Maybe it gets to thin.. Anyone?

Re: worn cam, clatter

Posted: Thu Jan 06, 2011 10:01 pm
by Typhoon90
I really don't think this is an oil pump/oil quality issue. Cams just wear through the surface hardening eventually, it's how it is. The cam and lifter are a metal on metal sliding surface, separated by a oil film. The things that can cause a cam lobe to wear through are numerous:
*Poor manufacturing, resulting in insufficient hardening depth (very common).
*Poor manufacturing, cam blanks cast with impurities. Shows up fine when cam is surface finished, but small voids and imperfections can be quickly exposed as cam lobes wear, causing fast wear.
*Lifter stops rotating ( lifters are ground with a slight convex face and ride slightly offset from the cam lobe centreline. This is meant to make lifter rotate and promote even all over wear of the lifter face and cam lobe. The cam lobe is often also ground with a slight taper across the lobe face, to match this convex and also to provide a thrust moment that ensures consistent thrust bearing contact of the camshaft in it's thrust bearing, so the cam doesn't knock back and forth).
* Sticking lifter. See my comment previously about rust pitting on lifter.
*Over revved engine. Valve float is incredibly hard on cam lobes, it pounds them very heavily and will wear through surface hardening very quickly.
*Too tight valve lash. Creates a lot of friction, which means heat, which causes "pick up" of metal. Too tight valve lash could also cause bottoming out of the rocker/valve assembly, which will also hammer out the cam lobe.
So, as you can see, there are many, many factors involved, on an engine that doesn't show any obvious oil pressure or oil related issues, I'd be looking at any of the above first.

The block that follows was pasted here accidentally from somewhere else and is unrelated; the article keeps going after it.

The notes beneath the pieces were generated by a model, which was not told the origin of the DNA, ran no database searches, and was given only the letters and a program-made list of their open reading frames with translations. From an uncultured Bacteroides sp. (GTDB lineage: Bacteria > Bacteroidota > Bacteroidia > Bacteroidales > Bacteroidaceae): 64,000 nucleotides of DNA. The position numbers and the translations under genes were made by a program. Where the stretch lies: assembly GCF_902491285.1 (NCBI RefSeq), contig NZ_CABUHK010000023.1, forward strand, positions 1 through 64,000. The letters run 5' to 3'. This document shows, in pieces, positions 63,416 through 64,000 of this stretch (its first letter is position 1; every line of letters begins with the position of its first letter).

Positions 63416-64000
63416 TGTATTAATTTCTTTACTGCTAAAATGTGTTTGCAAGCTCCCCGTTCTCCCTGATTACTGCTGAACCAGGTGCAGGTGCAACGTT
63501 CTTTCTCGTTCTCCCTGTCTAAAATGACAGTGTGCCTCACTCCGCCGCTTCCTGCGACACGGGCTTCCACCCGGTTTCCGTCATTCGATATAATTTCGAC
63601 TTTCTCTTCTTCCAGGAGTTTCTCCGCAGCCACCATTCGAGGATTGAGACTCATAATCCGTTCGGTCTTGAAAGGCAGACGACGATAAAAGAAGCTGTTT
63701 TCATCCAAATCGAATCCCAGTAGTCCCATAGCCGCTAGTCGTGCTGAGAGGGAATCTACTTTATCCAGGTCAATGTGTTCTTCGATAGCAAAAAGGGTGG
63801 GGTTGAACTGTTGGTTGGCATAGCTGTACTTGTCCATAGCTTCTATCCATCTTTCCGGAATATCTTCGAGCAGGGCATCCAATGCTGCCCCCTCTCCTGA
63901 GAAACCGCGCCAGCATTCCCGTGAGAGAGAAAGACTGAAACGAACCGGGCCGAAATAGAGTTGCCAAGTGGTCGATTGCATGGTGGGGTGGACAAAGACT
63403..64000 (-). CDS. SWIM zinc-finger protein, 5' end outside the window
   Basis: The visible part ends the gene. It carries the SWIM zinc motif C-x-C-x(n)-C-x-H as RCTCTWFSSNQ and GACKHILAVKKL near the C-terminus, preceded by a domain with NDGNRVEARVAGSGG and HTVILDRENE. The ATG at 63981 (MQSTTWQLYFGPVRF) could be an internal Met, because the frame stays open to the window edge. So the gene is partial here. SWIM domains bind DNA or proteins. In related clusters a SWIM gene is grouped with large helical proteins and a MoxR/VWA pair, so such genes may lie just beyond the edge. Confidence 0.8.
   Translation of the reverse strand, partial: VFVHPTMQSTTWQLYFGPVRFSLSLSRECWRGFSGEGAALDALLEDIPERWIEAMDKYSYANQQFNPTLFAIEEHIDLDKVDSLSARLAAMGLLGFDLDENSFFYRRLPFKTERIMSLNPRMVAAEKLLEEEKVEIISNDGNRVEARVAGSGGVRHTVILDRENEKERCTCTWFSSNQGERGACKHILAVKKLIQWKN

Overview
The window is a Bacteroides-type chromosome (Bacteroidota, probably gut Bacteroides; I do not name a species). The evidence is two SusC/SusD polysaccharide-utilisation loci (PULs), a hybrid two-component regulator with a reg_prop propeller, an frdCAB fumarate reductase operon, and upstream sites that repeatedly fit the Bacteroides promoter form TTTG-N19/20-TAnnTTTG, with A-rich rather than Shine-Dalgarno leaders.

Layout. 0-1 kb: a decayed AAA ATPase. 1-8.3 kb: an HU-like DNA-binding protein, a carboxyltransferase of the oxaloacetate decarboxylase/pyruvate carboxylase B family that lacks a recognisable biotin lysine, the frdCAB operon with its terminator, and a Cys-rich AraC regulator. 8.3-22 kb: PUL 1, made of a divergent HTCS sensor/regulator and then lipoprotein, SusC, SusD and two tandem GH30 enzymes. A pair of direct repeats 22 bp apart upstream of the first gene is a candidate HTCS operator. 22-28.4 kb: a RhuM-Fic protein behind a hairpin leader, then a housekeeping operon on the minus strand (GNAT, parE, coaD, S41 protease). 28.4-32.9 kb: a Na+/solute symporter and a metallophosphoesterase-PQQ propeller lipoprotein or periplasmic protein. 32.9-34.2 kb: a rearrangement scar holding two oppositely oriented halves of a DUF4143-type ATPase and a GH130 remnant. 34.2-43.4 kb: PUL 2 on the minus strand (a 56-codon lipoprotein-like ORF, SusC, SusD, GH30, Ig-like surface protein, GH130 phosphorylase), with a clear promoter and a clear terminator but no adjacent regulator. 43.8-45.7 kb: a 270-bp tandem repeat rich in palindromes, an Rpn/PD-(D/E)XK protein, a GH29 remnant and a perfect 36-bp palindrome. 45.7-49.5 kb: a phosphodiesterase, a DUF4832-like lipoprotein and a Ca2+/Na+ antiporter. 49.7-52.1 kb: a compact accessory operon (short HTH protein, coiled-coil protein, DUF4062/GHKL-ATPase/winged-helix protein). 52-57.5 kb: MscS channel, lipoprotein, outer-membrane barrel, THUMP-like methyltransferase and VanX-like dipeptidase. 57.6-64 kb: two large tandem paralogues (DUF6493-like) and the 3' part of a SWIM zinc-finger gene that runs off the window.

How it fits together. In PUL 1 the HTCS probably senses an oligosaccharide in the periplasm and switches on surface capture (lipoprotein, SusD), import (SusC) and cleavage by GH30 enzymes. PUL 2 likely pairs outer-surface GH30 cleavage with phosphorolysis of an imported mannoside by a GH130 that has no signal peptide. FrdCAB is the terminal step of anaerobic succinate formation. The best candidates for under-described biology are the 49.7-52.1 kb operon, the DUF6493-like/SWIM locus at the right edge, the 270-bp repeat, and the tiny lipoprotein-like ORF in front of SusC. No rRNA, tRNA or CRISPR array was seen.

I've had a cam in a Ford V8 wear through it's hardening due to old age and me over revving it ONCE, plus have had a couple of motorcycles whose engines had a pre disposition to wearing cam lobes horrendously. This is thought to be a surface hardening issue in this case.
I've studied this area a lot and have a lot of evidence and experience to back up my statements above.

Regards, Andrew.

Re: worn cam, clatter

Posted: Thu Jan 06, 2011 11:11 pm
by scott.venables
Typhoon90 wrote: .... *Lifter stops rotating ( lifters are ground with a slight concave face and ride slightly offset from the cam lobe centreline. This is meant to make lifter rotate and promote even all over wear of the lifter face and cam lobe. The cam lobe is often also ground with a slight taper across the lobe face, to match this concave and also to provide a thrust moment ......
Andrew I think you meant convex?

Cheers, Scott

Re: worn cam, clatter

Posted: Fri Jan 07, 2011 2:50 pm
by Typhoon90
scott.venables wrote: